The first digital revolution in Korea came with the wide penetration of broadband. Korea has been thought of as the most wired country in the world. The OECD has long been following the status Internet connections in its 34 member countries, and Korea has been steadily ranked first, with 97 percent households hooked up to a broadband Internet connection. The average for all 34 countries is 62 percent. This explains why Koreans are often frustrated by the slow and sporadic Internet connections overseas.
Now the second digital revolution is in full gear. Statistics just released by the Korea Communications Commission, a government agency in charge of the telecommunications sector, describe the explosion of smartphone subscriptions in Korea. The number of smartphone users in Korea has exceeded 20 million. To paraphrase: four out of 10 Koreans and eight out of 10 economically active persons in Korea are currently using one of these electronic gadgets. More remarkable is the rate at which those subscriptions have increased: the 20 million mark has been reached in just 23 months since the first smartphone first introduced in the Korean market in November 2009. It was just earlier this year when the Wall Street Journal reported that the number of smartphone subscribers in Korea had passed 10 million. Nearly 40,000 to 50,000 people per day are jumping on this digital bandwagon. This is the fastest growth rate in the world at the moment.
The abrupt smartphone frenzy is also changing the way of life in Seoul. SNS and Kakao Talk have changed the way people communicate with each other, and there is immense potential for political mobilization, as seen in last week’s local government by-election. There is a virtual store inside the Seolleung subway station of the Green Line, where people can buy groceries by scanning the black-and-white QR codes with their smartphones. Mobile phone banking through smartphones has become increasingly common. Korea’s existing broadband Internet infrastructure has provided a platform for the fast diffusion of smartphones. Now the combination of broadband and smartphones has enabled people to be wired, literally all the time.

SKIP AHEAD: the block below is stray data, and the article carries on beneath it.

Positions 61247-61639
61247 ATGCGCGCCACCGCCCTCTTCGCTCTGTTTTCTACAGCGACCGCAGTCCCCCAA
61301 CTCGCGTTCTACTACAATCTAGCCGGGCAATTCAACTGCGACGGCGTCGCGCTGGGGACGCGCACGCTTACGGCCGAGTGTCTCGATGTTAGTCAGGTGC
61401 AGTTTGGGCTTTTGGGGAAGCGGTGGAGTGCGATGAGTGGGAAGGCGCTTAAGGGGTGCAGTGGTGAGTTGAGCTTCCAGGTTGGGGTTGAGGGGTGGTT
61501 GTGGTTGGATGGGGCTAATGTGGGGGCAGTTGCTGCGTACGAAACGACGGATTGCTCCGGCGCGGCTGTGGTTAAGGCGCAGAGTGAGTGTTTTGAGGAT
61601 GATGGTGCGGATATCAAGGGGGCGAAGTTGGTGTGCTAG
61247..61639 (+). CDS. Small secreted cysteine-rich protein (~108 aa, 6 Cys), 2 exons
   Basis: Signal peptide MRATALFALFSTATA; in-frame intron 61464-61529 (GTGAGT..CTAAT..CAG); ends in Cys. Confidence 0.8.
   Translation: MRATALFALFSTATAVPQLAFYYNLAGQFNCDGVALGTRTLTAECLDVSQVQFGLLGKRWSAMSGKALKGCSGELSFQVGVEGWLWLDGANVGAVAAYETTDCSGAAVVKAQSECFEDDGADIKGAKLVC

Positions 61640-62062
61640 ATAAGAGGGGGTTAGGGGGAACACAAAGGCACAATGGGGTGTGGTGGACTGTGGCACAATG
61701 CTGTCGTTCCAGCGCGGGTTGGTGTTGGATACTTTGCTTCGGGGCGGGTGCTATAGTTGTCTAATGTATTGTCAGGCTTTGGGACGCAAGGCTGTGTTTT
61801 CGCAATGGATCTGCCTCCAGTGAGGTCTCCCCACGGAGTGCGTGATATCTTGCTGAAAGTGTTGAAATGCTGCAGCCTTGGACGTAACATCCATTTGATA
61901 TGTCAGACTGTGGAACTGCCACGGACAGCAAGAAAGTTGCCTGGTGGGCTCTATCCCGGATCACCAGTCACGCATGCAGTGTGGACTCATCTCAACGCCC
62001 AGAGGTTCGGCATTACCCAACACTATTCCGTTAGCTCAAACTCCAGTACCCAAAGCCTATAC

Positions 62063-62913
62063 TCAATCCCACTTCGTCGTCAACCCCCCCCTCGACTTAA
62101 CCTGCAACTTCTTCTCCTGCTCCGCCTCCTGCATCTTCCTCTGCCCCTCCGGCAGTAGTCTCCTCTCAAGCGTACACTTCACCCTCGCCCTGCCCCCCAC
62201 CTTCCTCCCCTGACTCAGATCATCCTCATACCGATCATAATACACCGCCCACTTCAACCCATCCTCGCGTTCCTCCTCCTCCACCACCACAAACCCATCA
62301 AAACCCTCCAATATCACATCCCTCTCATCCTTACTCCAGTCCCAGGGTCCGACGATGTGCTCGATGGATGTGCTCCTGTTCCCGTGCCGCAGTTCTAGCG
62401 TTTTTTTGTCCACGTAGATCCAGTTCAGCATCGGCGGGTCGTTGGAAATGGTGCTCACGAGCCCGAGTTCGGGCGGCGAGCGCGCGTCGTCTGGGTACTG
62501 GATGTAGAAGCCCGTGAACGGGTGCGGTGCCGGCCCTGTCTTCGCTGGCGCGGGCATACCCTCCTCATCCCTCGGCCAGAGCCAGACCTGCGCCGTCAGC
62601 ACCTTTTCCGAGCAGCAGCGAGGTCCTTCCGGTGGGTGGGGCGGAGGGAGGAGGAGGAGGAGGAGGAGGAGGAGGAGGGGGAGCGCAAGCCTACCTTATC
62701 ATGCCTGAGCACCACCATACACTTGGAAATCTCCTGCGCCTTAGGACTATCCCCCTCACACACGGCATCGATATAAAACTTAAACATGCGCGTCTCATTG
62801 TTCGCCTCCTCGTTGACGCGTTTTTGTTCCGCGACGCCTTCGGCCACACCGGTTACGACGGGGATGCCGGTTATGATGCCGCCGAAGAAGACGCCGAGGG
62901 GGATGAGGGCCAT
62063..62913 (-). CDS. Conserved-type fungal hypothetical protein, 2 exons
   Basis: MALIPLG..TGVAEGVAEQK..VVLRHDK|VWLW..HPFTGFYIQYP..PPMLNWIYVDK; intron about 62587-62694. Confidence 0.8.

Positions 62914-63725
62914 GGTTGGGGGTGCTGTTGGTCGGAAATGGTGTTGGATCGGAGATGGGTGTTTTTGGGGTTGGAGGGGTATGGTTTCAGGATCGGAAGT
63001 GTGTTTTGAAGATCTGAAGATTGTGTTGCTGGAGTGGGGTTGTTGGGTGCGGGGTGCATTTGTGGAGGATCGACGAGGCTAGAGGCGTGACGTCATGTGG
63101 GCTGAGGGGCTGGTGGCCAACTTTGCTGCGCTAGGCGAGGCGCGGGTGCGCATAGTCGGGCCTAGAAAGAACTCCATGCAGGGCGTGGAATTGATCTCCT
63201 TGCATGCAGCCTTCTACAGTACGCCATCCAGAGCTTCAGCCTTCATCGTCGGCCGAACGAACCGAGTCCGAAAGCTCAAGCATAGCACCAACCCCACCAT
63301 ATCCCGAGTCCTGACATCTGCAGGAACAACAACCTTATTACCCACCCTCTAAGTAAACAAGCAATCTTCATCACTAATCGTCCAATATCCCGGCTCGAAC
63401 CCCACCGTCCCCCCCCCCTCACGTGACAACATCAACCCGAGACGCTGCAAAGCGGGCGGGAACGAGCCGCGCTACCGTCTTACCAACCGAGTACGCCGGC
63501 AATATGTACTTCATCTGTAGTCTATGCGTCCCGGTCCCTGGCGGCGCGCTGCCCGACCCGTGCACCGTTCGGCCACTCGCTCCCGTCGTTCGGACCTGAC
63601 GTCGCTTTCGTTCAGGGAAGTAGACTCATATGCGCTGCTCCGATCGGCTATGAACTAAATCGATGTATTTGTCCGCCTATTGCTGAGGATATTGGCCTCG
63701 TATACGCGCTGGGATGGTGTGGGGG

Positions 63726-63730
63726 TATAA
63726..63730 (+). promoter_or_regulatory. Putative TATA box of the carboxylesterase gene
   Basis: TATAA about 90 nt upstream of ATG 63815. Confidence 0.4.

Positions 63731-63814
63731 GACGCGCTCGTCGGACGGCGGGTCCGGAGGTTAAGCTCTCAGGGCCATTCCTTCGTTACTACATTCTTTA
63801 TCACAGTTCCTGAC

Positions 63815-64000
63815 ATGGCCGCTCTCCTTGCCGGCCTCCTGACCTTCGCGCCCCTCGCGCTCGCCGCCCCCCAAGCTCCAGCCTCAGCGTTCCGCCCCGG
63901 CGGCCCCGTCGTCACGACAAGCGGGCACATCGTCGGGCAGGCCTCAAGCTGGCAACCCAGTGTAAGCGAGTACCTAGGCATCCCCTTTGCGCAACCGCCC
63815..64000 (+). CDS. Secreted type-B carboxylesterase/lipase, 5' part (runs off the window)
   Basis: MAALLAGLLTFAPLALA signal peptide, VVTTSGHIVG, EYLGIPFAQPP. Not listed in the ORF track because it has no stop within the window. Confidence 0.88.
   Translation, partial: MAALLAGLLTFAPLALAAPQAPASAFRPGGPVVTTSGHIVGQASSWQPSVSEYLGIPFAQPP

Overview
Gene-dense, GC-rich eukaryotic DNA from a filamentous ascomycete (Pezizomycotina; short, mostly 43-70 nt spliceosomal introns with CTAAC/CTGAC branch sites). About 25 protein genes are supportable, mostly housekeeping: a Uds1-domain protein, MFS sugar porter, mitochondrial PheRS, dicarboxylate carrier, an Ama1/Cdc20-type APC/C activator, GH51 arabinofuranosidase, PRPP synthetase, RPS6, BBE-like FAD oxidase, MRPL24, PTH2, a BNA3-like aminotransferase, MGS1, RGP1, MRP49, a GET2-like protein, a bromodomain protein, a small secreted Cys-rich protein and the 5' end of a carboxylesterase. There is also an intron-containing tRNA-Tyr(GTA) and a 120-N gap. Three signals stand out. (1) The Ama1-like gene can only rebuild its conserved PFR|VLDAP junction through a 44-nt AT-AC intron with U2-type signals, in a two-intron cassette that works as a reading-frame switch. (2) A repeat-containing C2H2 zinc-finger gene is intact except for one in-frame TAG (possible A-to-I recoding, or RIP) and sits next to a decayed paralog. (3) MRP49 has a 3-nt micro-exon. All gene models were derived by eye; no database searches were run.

This fever also creates a big market. Take a look at commercials on TV or those before movies in the theater, and count how many of them are related to smartphones. New products feature faster loading and running with all sorts of different applications, catering to Korean consumers’ well-known desire for speed and delicacy. Faster, thinner and more innovative smartphones are now competing for consumers’ attention. They are now advertising phones with bendable screens. This must be a new area of business for the otherwise saturated wireless market.
As we are more wired, we are more detached from the people around us. In subway trains, the eyes of passengers are glued to the tiny screens of their smartphones: eye contact and conversations are reduced to an absolute minimum. Conferences and meetings have been reduced to mere physical congregations, while participants’ minds are elsewhere: in the middle of discussions and presentations, people are tweeting, blogging and exchanging text messages and e-mails from the smartphones. This is a device that enables us to multitask at any location 24 hours a day seven days a week. It has unchained people from the desk and office, but in a sense it also forces people to carry them all the time. So, more pressure in exchange for the convenience.
Smartphones have wrought great changes to Korea’s mobile IT industry. This tiny palm-held device builds up a new momentum of growth for this industry. The potential for growth is immense because of the device’s exploding demand in Korea and abroad. As shown by iPhones and iPads, sophistication of hardware is not sufficient to take advantage of the momentum of the new IT wave. Again, as shown by iPhones and iPads, software and contents are more important ingredients in the recipe of success in the global IT market.
At the same time, despite the current pace of fast diffusion, there are financially underprivileged households that cannot afford the pricey smartphones and monthly fees. The KCC also voices concern about the so-called “smartphone divide” where a certain group of people are left behind in this drastic change of communication tools. Ensuring these households’ access to more affordable smartphones would be equally important in planning a long-term smartphone policy at this juncture.
By Lee Jae-min
Lee Jae-min is a professor of law at the School of Law, Hanyang University, in Seoul. Formerly he practiced law as an associate attorney with Willkie Farr & Gallagher LLP. ― Ed.